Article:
Greens Call for Sealing Industry Buyout as Sealers Demand More Subsidies to Stockpile Pelts
OTTAWA—The Green Party of Canada is calling on the Federal Government to study the feasibility of a one-time sealing industry buyout as markets for seal products have collapsed and climate change continues to devastate the sea-ice harp seals depend on to survive.
Sealers have been meeting with federal and provincial governments demanding millions of dollars in taxpayer funded subsidies to keep the dying sealing industry alive in the hopes a growing stockpile of seal skins could be sold off in the future if the industry were ever to find new markets for seal fur products.
“Reports of a stockpile of harp seal skins in an excess of hundreds of thousands calls into question the subsidies taxpayers spend each and every year keeping the sealing industry afloat,” said Ms. May. “Many rural communities in Newfoundland don’t have access to high-speed internet, and yet the Provincial Government is once again considering pouring large subsidies into this industry. Investments in marine ecotourism and training and education would be money much more wisely spent.”
“The sealing industry has essentially collapsed, and many sealers will again be left out in the melting ice this year,” said Elizabeth May, Leader of the Green Party of Canada. “The Government should be engaging in a constructive dialogue with sealers and their communities to examine the potential for buying out sealing licenses and investing in economic alternatives for these hard hit communities.”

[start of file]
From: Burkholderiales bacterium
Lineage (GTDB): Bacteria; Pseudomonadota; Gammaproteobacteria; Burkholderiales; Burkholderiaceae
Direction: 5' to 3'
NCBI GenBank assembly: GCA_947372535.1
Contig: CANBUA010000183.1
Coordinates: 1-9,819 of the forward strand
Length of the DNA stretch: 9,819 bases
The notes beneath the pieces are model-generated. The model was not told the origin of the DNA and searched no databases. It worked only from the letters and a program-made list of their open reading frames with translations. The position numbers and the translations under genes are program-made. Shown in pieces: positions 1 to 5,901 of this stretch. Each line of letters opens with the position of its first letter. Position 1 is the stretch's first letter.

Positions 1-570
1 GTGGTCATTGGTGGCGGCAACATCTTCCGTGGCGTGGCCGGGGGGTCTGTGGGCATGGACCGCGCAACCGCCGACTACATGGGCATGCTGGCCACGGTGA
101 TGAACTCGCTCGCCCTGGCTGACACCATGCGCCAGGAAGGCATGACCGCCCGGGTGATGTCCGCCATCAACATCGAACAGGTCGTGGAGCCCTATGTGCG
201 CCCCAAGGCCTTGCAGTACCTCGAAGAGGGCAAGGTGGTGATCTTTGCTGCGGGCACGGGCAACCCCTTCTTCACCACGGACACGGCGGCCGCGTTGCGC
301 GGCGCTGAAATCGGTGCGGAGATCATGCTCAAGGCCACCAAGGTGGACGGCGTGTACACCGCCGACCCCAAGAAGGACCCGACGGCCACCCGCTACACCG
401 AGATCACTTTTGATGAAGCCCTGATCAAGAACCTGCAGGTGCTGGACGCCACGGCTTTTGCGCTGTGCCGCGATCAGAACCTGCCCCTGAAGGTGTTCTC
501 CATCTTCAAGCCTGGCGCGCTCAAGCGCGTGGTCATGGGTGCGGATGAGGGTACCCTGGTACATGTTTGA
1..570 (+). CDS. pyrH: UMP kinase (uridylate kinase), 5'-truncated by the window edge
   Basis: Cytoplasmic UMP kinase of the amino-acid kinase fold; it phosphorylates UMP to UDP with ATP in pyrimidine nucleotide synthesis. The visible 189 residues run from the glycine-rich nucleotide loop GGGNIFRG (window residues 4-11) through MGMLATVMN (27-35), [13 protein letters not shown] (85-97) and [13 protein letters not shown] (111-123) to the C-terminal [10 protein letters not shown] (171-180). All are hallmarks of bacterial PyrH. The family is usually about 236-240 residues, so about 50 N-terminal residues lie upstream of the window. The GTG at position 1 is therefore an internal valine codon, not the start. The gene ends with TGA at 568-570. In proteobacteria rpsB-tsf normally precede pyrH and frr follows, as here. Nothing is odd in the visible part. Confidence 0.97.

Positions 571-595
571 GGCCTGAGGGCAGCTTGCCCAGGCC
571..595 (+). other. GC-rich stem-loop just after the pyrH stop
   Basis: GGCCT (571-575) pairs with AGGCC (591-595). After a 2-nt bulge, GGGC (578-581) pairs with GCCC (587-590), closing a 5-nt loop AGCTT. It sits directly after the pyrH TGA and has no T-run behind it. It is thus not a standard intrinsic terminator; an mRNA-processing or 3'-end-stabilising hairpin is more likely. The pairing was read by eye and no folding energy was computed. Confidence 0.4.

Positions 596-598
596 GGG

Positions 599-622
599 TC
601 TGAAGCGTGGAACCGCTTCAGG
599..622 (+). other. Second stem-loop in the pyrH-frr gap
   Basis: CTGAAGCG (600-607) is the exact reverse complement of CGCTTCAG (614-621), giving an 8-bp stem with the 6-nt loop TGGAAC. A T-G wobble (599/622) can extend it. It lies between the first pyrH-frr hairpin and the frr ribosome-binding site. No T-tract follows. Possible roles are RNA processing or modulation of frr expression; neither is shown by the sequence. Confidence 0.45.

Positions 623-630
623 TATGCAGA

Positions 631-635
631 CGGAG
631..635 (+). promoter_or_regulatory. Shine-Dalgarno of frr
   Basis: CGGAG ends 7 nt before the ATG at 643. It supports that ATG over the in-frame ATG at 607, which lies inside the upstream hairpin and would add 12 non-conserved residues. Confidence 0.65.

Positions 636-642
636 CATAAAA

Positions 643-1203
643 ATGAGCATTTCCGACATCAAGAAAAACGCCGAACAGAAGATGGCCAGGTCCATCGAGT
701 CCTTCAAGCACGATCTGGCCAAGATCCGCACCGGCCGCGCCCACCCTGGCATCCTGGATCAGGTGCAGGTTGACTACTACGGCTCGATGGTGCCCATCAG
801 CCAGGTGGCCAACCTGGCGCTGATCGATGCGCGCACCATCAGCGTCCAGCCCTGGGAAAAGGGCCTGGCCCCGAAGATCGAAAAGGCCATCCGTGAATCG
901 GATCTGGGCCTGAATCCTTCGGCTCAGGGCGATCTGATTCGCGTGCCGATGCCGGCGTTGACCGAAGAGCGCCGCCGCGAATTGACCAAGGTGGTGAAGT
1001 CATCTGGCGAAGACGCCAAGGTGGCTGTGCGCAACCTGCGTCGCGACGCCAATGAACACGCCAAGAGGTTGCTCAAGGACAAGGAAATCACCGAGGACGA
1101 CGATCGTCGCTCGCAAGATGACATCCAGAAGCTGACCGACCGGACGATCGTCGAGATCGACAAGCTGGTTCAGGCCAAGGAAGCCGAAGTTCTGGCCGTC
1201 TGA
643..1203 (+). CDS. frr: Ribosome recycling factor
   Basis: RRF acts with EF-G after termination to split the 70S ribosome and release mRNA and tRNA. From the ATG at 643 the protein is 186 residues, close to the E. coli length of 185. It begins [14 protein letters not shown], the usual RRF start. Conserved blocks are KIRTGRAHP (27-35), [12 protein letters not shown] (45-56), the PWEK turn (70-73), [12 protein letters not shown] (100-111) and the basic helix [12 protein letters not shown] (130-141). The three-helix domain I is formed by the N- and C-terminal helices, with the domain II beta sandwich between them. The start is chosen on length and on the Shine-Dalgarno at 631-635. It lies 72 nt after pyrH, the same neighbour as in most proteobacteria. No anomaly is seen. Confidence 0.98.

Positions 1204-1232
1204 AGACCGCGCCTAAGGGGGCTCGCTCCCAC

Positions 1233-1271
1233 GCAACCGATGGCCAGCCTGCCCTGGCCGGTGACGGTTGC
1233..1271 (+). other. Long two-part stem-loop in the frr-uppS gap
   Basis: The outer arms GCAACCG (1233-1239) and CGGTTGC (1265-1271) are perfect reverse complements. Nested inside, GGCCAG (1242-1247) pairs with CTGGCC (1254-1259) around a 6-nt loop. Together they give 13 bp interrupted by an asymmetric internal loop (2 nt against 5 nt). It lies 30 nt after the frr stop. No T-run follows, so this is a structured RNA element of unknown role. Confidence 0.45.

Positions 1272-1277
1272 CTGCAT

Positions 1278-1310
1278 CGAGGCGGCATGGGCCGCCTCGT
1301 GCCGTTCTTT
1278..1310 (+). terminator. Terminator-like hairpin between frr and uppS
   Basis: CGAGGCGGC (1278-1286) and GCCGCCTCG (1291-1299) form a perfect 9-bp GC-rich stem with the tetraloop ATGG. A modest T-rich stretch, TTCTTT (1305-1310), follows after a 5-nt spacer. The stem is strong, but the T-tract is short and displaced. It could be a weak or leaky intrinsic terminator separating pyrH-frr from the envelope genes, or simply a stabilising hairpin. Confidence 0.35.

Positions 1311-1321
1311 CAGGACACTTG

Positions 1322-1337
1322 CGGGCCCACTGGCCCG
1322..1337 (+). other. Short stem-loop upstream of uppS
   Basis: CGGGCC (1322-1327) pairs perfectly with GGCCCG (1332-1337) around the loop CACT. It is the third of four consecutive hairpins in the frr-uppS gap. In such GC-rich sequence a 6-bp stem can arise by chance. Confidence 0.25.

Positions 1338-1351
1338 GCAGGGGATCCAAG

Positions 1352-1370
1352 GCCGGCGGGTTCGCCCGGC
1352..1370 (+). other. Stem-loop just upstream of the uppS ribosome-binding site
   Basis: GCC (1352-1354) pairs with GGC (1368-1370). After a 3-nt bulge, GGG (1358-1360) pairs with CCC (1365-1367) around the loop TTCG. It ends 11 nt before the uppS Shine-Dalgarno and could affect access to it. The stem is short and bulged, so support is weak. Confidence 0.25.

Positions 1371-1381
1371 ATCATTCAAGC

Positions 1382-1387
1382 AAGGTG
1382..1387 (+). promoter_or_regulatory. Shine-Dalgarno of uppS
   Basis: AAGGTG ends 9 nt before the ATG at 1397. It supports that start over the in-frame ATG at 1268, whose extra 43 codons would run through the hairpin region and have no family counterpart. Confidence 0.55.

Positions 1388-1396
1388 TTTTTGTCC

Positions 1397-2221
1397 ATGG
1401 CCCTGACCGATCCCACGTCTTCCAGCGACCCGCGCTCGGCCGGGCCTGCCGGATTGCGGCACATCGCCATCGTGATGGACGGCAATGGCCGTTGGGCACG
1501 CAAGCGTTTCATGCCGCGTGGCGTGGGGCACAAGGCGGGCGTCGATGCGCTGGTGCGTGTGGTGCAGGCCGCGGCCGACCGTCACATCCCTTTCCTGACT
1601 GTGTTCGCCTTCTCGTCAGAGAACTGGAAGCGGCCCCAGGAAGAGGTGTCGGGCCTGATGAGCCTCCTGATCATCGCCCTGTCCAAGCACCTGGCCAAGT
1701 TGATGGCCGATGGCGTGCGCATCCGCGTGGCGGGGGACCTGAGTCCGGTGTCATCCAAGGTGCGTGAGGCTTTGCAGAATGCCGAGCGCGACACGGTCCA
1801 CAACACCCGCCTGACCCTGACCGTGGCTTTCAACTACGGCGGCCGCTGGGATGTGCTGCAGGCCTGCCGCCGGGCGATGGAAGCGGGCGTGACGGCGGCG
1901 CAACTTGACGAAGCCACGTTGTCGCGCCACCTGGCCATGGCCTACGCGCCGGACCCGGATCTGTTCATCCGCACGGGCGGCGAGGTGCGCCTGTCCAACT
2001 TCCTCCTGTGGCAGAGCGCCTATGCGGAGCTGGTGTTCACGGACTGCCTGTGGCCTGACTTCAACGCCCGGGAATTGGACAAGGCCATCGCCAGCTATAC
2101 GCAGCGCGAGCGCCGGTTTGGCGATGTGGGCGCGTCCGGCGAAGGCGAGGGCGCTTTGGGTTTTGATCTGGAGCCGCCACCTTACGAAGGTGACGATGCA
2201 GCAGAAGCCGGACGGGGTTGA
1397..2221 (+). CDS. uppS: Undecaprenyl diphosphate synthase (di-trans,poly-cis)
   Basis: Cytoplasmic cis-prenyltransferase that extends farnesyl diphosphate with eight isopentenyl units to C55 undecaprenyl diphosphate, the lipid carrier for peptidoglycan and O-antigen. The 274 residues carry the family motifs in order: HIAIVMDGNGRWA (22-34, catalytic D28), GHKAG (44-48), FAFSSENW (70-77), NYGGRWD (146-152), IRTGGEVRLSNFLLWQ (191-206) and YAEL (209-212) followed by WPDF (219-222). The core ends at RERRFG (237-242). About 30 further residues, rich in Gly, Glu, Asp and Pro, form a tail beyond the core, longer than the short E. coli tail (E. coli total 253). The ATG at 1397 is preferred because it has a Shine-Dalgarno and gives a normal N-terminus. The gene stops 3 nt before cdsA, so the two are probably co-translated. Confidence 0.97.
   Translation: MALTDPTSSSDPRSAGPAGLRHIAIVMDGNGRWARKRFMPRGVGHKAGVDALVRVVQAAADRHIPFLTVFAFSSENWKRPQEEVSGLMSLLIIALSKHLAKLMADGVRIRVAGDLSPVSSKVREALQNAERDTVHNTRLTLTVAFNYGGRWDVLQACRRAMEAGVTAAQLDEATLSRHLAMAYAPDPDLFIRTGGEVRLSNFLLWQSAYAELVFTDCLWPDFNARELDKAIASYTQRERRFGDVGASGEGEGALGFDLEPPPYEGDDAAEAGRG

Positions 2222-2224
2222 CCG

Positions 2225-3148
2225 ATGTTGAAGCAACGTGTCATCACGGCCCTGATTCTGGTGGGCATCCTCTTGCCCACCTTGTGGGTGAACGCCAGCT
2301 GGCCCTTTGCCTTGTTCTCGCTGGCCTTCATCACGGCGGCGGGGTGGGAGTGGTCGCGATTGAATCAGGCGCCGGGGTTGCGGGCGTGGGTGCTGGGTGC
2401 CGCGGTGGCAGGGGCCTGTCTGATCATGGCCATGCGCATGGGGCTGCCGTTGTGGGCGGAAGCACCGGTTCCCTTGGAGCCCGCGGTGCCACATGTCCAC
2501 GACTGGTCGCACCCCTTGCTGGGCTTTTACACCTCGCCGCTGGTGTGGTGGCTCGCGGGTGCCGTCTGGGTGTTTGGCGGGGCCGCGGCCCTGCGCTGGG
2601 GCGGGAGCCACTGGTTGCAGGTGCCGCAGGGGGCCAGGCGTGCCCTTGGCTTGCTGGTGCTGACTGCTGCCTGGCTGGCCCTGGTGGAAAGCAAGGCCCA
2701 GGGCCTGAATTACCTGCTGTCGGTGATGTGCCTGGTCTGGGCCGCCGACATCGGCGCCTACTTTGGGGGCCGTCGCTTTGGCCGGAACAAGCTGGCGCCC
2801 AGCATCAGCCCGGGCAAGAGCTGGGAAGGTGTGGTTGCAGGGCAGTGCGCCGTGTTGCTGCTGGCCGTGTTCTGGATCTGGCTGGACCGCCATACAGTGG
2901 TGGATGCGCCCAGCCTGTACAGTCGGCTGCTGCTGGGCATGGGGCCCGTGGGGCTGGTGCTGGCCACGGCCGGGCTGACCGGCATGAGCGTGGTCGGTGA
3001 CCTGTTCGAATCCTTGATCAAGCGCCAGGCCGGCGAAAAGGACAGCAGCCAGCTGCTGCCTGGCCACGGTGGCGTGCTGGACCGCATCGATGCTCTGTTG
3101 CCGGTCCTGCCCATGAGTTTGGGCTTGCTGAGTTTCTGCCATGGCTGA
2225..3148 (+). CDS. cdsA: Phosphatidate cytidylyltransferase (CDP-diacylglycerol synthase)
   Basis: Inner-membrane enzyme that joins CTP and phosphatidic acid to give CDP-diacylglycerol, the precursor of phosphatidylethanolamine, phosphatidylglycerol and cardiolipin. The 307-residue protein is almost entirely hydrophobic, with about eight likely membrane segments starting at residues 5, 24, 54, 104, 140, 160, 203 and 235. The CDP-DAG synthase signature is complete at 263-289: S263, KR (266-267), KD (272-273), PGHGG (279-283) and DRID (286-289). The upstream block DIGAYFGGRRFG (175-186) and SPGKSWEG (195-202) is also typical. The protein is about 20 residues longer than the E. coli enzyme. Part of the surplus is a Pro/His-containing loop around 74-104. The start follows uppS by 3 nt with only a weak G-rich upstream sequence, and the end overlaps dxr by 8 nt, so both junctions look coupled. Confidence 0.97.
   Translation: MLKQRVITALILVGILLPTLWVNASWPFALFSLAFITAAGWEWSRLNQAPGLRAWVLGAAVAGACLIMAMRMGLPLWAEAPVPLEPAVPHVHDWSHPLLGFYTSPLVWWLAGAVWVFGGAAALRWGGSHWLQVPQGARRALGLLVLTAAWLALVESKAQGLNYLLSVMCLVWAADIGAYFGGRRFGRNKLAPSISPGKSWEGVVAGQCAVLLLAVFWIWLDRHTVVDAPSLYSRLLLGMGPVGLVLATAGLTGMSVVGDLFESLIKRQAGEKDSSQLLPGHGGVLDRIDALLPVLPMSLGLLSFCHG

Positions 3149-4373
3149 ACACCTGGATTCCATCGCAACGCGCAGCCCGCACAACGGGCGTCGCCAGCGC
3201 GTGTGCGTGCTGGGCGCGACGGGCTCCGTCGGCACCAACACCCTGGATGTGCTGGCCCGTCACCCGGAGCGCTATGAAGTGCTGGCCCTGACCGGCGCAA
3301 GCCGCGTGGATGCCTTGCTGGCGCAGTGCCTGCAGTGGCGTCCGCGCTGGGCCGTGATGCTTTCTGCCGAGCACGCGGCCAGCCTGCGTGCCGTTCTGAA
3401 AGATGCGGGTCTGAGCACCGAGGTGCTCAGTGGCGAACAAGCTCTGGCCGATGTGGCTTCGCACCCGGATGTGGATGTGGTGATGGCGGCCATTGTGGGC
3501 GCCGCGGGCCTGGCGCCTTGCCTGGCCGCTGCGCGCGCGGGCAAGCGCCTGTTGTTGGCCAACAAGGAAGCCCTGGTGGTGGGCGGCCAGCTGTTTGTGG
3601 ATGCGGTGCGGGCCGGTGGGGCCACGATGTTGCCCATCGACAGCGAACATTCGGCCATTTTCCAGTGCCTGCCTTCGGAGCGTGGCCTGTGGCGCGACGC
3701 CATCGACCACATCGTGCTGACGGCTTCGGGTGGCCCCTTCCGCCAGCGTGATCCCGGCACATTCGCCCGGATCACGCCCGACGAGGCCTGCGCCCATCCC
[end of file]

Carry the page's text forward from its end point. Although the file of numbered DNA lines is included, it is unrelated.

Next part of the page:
Recently, the Russian Federation, Kazakhstan and Belarus introduced bans on the trade of harp seal fur and Canada’s two largest trading partners, the United States and the 27-nation European Union, ended their trade in seal products a number of years ago. Prime Minister Harper has yet to even mention the Government’s long touted deal with the Chinese Government to import seal meat since his return from China this past month.
Meanwhile, Environment Canada is predicting another year of bad ice conditions in the Gulf of St. Lawrence and off the coast of Newfoundland, which could spell another disastrous year for harp seals.
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